‘Several months later, I went to Tazehh Abad, again. I saw families coming to the graves, but there were no markings, they weren’t putting anything there but flowers. Then, I would inquire from multiple people, and they would say that there were four [mass] graves as big as nine meters in room, where those executed in or near Rasht were buried collectively. Every year as we visited our own buried loved one, these graves were there, families would come and leave flowers.’
Caption: Tazeh Abad’s mass graves before destruction, Rasht, date unknown
Asghar Mehdizadeh, former political prisoner from Gilan province, recalls accounts from the families of the victims:
‘They had dug the place up with excavators. I am quoting eyewitnesseses. Each time the locals saw the excavator’s operator, they told would point at him and tell him you killed someone’s child, and he had developed this disturbed mental state.
Every time the families of the martyrs, including Hassan Taravat’s mother, Ali Vasli’s mother and other mothers would visit the grave, only on Friday nights that is, they would beat them up, insult them and sometimes arrest them. That place was forbidden.’
Asghar Mehdizadeh once visited this site during a relative’s burial in 1997, when he saw a six-by-seven meters surface covering the mass grave.
There are no armies whose trace is non-existent
Justice for Iran’s research shows that since 2009, Iran’s officials have concealed mass graves under new graves built and sold for the same reason. Therefore, mass graves in Tazeh Abad have been concealed from the public eye.
Caption: Part of the mass graves in a remote part of the Tazeh Abad cemetery in Rasht, which is being destroyed by building new individual graves on top of it
Caption: The Islamic Republic’s officials have concealed the mass graves where victims of the 1988 massacre in Tazeh Abad, Rasht have been buried, under newly built individual graves.
Currently, only the families who had seen this area before its destruction are aware of the existence of mass graves there. It seems as though the buyers of these new grave plots have been given no information about the history of this piece of land.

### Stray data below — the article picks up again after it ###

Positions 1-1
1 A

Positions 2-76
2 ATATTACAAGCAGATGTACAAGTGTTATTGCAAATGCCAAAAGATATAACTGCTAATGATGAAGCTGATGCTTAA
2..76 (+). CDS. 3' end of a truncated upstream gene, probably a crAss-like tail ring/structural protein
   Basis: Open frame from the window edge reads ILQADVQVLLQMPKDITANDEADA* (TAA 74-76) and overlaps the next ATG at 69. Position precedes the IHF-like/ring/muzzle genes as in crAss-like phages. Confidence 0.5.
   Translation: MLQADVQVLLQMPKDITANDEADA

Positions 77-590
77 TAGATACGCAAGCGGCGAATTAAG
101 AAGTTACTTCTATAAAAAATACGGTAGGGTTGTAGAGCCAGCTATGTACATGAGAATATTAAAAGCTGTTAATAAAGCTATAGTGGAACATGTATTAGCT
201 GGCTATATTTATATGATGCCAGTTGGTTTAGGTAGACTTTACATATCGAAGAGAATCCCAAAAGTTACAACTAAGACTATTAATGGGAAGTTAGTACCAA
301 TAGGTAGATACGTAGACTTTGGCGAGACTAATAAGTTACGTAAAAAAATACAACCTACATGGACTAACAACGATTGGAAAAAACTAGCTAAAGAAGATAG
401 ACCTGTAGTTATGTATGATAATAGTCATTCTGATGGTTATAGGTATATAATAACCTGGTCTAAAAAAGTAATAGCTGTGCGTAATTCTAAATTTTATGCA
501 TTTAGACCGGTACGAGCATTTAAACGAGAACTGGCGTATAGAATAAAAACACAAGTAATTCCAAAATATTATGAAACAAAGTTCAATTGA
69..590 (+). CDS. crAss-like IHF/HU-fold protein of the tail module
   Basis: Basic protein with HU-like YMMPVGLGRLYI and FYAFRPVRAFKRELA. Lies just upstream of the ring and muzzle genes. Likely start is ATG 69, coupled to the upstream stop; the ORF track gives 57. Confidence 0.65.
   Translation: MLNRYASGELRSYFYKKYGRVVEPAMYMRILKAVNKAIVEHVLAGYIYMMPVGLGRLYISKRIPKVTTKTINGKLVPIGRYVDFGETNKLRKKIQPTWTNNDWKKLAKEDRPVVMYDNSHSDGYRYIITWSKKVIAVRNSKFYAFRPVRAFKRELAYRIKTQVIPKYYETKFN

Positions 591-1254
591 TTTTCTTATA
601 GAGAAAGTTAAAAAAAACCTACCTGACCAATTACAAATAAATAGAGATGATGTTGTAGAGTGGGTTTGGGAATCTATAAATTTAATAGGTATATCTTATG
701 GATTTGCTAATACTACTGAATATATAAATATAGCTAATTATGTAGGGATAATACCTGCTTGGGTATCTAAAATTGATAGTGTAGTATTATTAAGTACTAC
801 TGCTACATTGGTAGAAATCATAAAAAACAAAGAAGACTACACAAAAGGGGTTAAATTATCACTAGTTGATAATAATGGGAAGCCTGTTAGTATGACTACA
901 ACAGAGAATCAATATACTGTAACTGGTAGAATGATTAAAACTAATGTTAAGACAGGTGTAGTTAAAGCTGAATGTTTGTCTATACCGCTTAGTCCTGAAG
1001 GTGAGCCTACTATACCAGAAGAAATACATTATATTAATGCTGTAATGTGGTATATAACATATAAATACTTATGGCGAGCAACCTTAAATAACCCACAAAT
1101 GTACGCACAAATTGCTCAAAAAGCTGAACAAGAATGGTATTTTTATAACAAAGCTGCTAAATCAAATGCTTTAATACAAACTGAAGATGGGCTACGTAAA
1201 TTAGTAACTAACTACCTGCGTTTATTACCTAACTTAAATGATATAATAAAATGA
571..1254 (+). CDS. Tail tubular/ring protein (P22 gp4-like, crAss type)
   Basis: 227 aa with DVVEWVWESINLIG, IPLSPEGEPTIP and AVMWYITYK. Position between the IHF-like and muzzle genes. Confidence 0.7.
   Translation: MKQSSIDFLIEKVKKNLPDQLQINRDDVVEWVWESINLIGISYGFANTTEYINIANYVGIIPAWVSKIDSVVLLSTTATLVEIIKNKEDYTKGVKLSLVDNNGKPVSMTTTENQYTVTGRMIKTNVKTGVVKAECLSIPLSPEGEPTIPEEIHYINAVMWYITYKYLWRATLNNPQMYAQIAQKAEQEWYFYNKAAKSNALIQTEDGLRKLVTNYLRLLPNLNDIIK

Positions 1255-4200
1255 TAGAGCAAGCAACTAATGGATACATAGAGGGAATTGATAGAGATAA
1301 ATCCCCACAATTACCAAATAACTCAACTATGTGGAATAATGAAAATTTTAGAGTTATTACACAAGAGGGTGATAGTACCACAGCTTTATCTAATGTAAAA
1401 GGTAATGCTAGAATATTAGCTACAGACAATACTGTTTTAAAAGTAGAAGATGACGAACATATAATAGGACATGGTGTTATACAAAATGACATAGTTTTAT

The same eyewitness who saw the ditches before they were filled, says:
‘I hadn’t been there in a long time. I went there last year (2017), only to find that all those mass graves had been sold to people, and new graves were in their places. I asked one of them how they bought those graves.
They said they’d bought it from the Tazeh Abad organization in Rasht. I asked if they had been told that there were graves in this place. They said, ‘no, this place used to be a barren land, there were no graves.’ I kept asking, when you were digging these graves for your own deceased, there was no corpse- nothing in it? And they kept saying ‘no, this was a wasteland.’
I kept thinking to myself, what did they do to the bones when they sold these plots to people? How did they turn that land into a deserted barren land to sell later?! The bones haven’t been decomposed!
…The only sign of this place being the place where executed prisoners are resting, is a few graves for some individuals executed during the 80’s, laying 20 meters to the side of these mass graves.’
Reviewing of the satellite images confirms the construction of new graves in this area.
Caption: In this Google Earth image from 2005, this part of the Tazeh Abad cemetery is seen as level and bare from above.
[Caption:] In this more recent Google Earth image from 2008, an operation to construct new graves the same part of Tazeh Abad is clearly recognizable.
This is the most recent satellite image, obtained in 2016, showing that this entire area has been covered with new graves.
Justice for Iran continues to try to identify the bodies buried in the Tazeh Abad Cemetery. Some suspect that the officials have secretly taken the remains out and transferred them or spread them in other mass graves. Some other believe that officials have expanded the mass graves by digging deeper into the ground and built the new grave plots on top. The concern remains that, with such destruction, any possibility of obtaining a complete picture of past events at Tazeh Abad has been destroyed.